HOUSE_OF_MIRRORS- 1 -HOUSE OF MIRRORSChapter 1he early morning sunlight filtered into the bedroom through the lacy curtains atthe window, and cast weird patterns on the bare wooden flor which hadrecently been stripped of its carpet. The smooth top of the chest of drawers wascluttered with an odd assortment of possessions ranging from a pile of much handledbooks, down to a porcelain eggcup in the shape of a chirpy, newly-hatched chick.The dressing-table top was in equal disarray, and a leather armchair provided acushioned recess for a disorderly pile of records, a portable typewriter, a stack of neatly bound files, and several family photograph albums.Birds fluttered in the trees outside the window, and some distance from thefarm house a dog barked furiously, but Liz Holden was oddly reluctant to meet thechallenge of this new day. She slid farther beneath the sheets, and buried her face inthe pillow with a groan on her lips. She had worked until late the previous evening,sorting through possessions which had been gathered over a lifetime, discarding theuseless, packing the necessary, and setting aside those which could possibly be addedto the list for the public auctioneer. It was an unpleasant task, but one whichcircumstances had forced her to take upon herself. With Pamela in Canada, and Stacyin the final stages of her first pregnancy, Liz had no option but to cope with theheartrending task of vacating the home she had known since childhood.The telephone rang shrilly in the hall, shattering the tranquil silence in thelarge house, and Liz muttered a few uncomplimentary phrases as she scrambled out of bed and thrust her arms into the sleeves of an old cotton housecoat.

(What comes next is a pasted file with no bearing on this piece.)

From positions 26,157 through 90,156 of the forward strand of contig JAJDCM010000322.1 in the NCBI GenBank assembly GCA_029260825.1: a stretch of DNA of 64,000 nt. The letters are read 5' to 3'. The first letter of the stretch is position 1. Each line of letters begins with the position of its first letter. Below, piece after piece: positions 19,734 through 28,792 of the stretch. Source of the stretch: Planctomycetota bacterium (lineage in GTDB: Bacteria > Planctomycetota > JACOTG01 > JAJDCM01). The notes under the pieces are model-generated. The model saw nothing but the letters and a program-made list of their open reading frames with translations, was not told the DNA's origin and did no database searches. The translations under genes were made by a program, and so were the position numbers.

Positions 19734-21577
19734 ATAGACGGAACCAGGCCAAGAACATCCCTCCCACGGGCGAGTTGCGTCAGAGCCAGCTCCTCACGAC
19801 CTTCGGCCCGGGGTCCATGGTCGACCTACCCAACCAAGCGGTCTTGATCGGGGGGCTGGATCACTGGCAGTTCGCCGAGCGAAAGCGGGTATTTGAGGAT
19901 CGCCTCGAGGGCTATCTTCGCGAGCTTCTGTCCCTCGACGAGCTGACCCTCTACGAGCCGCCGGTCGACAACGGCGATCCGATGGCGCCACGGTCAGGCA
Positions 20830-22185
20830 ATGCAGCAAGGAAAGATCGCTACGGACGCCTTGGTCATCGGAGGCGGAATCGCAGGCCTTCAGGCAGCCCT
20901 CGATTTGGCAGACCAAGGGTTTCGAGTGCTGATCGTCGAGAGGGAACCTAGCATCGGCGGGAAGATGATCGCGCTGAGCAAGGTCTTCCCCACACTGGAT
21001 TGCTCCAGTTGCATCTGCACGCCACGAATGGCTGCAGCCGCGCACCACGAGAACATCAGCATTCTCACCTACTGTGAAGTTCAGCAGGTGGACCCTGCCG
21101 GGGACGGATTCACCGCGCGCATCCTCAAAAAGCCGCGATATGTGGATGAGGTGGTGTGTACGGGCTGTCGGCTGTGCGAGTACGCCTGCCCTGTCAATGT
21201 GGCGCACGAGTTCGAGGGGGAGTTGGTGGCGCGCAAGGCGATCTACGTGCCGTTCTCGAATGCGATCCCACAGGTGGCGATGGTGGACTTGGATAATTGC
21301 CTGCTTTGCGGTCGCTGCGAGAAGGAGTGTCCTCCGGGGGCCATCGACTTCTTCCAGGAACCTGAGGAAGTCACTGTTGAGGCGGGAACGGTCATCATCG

“I‟m coming, I‟m coming,” she grumbled irritably, not bothering to put
anything on her feet as she rushed from her room. In the hall she accidentally kickedher foot against a wooden crate which stood in her way and, cursing loudly, she
leaned over it and lifted the receiver off the hook. “Yes, who is it?” she snapped into
the mouthpiece, at the same time lifting her foot to nurse her injured toe with gentlefingers.
“You‟re in a foul mood on this bright sunny morning, I must say,” Stacy‟s
disgustingly cheerful voice piped over the telephone.
“I was still in bed,” Liz informed her in
a less aggressive tone.
“Good heavens! At eight
thirty in the morning?” Stacy exclaimed in mock horror. “I‟ve been up simply ages.”
“Well, good for you, but I only got to bed at two.”
“I must have been some party!”
Surrounded by the evidence of her backbreaking efforts the day before, Liz
said cuttingly, “That‟s not funny.”
“Sorry.” Stacy sobered at once. “Don‟t lose you sense of humour, Liz.”
Liz lowered her foot gingerly to the floor and sighed inwardly. “I‟m tryingnot to.”
“Look, darling, what I‟m actually phoning about is to tell you that Angus and I
had a long chat last night, and we would be simply delighted if you would move in
with us until you‟ve decided what you‟re going to do.”
“That‟s very king of you both, but
“No „buts‟, Liz,”
Stacy interrupted in her warm, musical voice. “Angus said Iwas to insist if you decided to act stubborn, and I‟m insisting. Heaven knows there‟s